Fair Use

Single copies of the following may be made by, or for, a teacher at the request of the individual for scholarly research; or, for use in teaching or preparation for teaching a class:

  1. A chapter from a book;
  2. An article from a periodical or newspaper;
  3. A short story, short essay or short poem, whether or not from a collective work;
  4. A chart, graph, diagram, drawing, cartoon, or picture from a book, periodical, or newspaper.

Multiple copies (not to exceed one copy per student in a course) may be made by, or for, the teacher for classroom use provided that the copying meets the tests of brevity, spontaneity, and cumulative effect and includes a copyright notice. 

1. Brevity    
  1. Complete poem if less than 250 words and if printed on not more than two pages, or
  2. A longer poem, an excerpt of not more than 250 words.
  1. Either a complete article, story, or essay of less than 2,500 words, or
  2. An excerpt from any prose works of not more than 1,000 words or 10% of the work, whichever is less, but in any event a minimum of 500 words.
  1. One chart, graph, diagram, drawing, cartoon, or picture per book or periodical issue.
"Special” works - works that combine language with illustrations, such as children’s books, and that are less than 2,500 words in their entirety.   
  1. No more than 2 pages of the text; and
  2. No more than 10% of the total words.
2. Spontaneity    

The copying is at the instance and inspiration of the individual teacher (but shall not be used to substitute for purchase of books, publisher’s reprints or periodicals, and should not be directed by a higher authority).

The decision to use the work and the moment of its use for maximum teaching effectiveness are so close in time that it would be unreasonable to expect a timely reply to a request for permission.  
3. Cumulative effect    

The copying of the material is for only one course in the school in which the copies are made.

There shall not be more than one short poem, article, story, essay, or two excerpts copied from the same author during one course term.  
There shall not be more than three (3) excerpts copied from the same collective work or periodical volume during one course term.  
There may not be more than nine instances of such multiple copying for one course during one course term.  
No limit has been placed on the number of copies that can be made of newspapers, the current news sections of periodicals, and works in the public domain.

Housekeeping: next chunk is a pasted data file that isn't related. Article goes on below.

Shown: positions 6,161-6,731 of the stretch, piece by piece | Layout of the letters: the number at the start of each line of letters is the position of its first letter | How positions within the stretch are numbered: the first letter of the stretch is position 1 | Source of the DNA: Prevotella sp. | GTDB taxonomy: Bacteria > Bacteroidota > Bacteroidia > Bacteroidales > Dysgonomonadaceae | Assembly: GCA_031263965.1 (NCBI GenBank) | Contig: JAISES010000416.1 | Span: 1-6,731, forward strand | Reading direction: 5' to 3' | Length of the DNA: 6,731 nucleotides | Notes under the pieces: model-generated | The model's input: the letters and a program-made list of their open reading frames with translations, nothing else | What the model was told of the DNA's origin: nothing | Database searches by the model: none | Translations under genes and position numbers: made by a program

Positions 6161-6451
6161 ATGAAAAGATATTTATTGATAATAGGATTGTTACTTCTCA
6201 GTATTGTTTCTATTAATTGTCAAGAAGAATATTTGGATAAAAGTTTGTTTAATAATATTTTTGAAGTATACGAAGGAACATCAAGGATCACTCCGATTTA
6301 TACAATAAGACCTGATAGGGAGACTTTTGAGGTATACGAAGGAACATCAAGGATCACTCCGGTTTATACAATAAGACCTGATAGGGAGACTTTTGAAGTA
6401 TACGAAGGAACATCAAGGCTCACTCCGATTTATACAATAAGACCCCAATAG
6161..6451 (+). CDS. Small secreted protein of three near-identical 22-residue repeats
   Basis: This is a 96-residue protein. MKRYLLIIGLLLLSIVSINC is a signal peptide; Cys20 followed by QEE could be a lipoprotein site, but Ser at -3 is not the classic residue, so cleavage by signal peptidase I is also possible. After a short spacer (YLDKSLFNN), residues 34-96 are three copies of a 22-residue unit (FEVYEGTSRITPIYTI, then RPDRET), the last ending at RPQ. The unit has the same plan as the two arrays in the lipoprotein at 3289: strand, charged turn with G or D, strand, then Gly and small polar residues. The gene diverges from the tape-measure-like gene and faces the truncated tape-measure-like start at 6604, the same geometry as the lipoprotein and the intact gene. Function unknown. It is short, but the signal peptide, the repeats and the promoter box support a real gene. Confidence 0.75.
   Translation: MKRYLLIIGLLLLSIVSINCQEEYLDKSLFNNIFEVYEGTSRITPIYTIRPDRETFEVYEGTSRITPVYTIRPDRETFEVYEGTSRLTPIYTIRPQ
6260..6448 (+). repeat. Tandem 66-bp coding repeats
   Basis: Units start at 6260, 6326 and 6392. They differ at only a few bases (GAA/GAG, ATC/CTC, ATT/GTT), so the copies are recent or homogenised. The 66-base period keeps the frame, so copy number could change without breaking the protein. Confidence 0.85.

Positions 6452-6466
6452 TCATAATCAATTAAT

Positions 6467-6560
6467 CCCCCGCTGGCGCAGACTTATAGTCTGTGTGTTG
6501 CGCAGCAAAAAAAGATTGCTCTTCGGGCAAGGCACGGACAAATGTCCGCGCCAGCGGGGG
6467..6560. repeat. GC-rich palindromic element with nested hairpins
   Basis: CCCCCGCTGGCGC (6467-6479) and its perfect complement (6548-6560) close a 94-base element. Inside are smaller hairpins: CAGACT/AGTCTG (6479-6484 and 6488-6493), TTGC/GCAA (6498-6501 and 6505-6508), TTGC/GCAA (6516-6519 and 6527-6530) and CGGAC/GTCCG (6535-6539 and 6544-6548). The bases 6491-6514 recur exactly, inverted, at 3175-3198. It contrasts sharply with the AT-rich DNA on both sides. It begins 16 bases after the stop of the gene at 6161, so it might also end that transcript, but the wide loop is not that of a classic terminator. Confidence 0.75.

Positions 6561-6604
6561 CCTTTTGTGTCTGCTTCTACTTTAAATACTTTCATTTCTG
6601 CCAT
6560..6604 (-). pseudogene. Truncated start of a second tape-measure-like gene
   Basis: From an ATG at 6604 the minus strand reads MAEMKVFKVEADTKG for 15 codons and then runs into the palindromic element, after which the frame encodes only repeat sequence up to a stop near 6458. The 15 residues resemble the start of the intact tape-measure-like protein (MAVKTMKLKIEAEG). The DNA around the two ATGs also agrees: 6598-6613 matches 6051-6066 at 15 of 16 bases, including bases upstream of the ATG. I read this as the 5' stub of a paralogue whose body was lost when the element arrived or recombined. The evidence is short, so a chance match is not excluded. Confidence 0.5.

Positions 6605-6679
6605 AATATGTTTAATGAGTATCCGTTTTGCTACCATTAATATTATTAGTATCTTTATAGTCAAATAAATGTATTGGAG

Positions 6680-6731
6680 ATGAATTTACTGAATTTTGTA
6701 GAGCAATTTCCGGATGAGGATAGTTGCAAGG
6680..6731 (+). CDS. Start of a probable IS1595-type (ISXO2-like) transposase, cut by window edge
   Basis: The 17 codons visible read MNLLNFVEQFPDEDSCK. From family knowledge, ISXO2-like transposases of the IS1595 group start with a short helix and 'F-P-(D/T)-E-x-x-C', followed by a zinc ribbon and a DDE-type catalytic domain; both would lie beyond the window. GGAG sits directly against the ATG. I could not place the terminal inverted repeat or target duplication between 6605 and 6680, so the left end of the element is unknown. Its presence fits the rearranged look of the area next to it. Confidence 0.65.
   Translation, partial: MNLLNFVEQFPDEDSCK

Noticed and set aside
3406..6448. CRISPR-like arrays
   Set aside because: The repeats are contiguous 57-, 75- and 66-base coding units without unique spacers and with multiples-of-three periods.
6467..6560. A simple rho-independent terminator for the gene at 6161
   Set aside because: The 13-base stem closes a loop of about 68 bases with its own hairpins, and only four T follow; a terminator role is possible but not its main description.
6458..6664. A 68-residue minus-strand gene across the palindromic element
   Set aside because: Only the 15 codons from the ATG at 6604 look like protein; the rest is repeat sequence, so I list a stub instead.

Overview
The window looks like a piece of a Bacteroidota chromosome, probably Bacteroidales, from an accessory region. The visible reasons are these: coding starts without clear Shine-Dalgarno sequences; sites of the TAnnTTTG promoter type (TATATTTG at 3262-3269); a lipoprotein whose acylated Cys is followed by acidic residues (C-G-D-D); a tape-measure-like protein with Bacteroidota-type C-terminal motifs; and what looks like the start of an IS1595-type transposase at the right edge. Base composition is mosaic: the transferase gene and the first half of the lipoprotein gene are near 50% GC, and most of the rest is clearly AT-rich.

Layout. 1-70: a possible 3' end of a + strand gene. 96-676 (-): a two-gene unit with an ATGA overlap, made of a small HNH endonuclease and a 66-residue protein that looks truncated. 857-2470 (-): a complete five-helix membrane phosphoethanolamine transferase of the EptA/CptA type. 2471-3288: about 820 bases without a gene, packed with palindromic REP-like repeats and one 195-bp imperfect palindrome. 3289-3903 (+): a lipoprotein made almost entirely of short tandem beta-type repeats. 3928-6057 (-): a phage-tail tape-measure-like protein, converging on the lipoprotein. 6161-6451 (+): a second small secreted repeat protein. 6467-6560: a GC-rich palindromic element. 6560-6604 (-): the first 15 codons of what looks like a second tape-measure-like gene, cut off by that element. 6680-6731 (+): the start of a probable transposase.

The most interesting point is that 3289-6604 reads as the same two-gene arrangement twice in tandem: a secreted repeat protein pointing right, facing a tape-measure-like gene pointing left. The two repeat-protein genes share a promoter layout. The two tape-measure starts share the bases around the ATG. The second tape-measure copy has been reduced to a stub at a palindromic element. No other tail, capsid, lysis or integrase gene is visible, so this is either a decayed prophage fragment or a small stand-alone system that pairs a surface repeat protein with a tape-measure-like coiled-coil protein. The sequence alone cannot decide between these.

4. Copyright notice    

In the absence of a verified exception, each copy must include the copyright notice as it appears in the original work.



1. Copying to create, replace, or substitute for anthologies, compilations, or collective works, including copies of various works or excerpts which are accumulated or reproduced and used separately.
2. Copying works intended to be "consumable," including, but not limited to, workbooks, exercises, standardized tests, test booklets, answer sheets, and similar consumable material.
3. Copying to substitute for the purchase of books, publishers' reprints, or periodicals.
4. Repeated copying of the same print material with respect to the same teacher from term to term.
U.S. Copyright Office
Explanation of Fair Use and exceptions to the U.S. Copyright Law.
The Fair Use Evaluator is an online interactive tool that can help users understand how to determine if the use of a protected work is a “fair use.” It helps users collect, organize, and document the information they may need to support a fair use claim, and provides a time-stamped PDF document for the users’ records.
American Library Association
Outstanding information resource on topics such as articles, legislation, tools. court cases, Digital Millennium Copyright, Distance Education and the TEACH Act, Fair Use, general copyright, Google Book Settlement, international copyright, open access, and orphan works.
Center for Internet and Society at Stanford - Fair Use Legal Experts Answer Fair Use Questions (Video) Questions and scenarios are provided.
Transformative Factor and Fair Use - Stanford
If YES to the bulleted questions below, one uses of copyrighted excerpts may be Fair Use.
  • Has the material you have taken from the original work been transformed by adding new expression or meaning?
  • Was value added to the original by creating new information, new aesthetics, new insights, and understandings?
Fair Use - NOLO
Advice with excellent scenarios/examples from Nolo Publishing that began its do-it-yourself legal guides in 1971.
Fair Use Checklist - Columbia University Libraries/Information Services, Copyright Advisory Office
index Designed by Della Curtis, Coordinator
Office of Library Information Services, April 2012